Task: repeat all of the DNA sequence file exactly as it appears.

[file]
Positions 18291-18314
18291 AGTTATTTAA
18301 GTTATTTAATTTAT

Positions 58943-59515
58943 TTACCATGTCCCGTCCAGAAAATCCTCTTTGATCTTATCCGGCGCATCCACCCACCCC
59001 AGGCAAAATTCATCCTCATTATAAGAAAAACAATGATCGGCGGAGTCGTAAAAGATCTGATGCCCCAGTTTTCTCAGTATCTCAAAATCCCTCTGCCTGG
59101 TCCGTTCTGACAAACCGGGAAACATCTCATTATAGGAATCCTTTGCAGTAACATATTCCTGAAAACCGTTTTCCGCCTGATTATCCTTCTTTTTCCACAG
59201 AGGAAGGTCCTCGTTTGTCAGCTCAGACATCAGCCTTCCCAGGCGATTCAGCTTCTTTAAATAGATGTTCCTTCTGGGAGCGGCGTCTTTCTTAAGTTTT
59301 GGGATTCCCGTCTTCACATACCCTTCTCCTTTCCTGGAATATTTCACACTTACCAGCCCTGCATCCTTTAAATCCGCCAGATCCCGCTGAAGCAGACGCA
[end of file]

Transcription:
Positions 18291-18314
18291 AGTTATTTAA
18301 GTTATTTAATTTAT

Positions 58943-59515
58943 TTACCATGTCCCGTCCAGAAAATCCTCTTTGATCTTATCCGGCGCATCCACCCACCCC
59001 AGGCAAAATTCATCCTCATTATAAGAAAAACAATGATCGGCGGAGTCGTAAAAGATCTGATGCCCCAGTTTTCTCAGTATCTCAAAATCCCTCTGCCTGG
59101 TCCGTTCTGACAAACCGGGAAACATCTCATTATAGGAATCCTTTGCAGTAACATATTCCTGAAAACCGTTTTCCGCCTGATTATCCTTCTTTTTCCACAG
59201 AGGAAGGTCCTCGTTTGTCAGCTCAGACATCAGCCTTCCCAGGCGATTCAGCTTCTTTAAATAGATGTTCCTTCTGGGAGCGGCGTCTTTCTTAAGTTTT
59301 GGGATTCCCGTCTTCACATACCCTTCTCCTTTCCTGGAATATTTCACACTTACCAGCCCTGCATCCTTTAAATCCGCCAGATCCCGCTGAAGCAGACGCA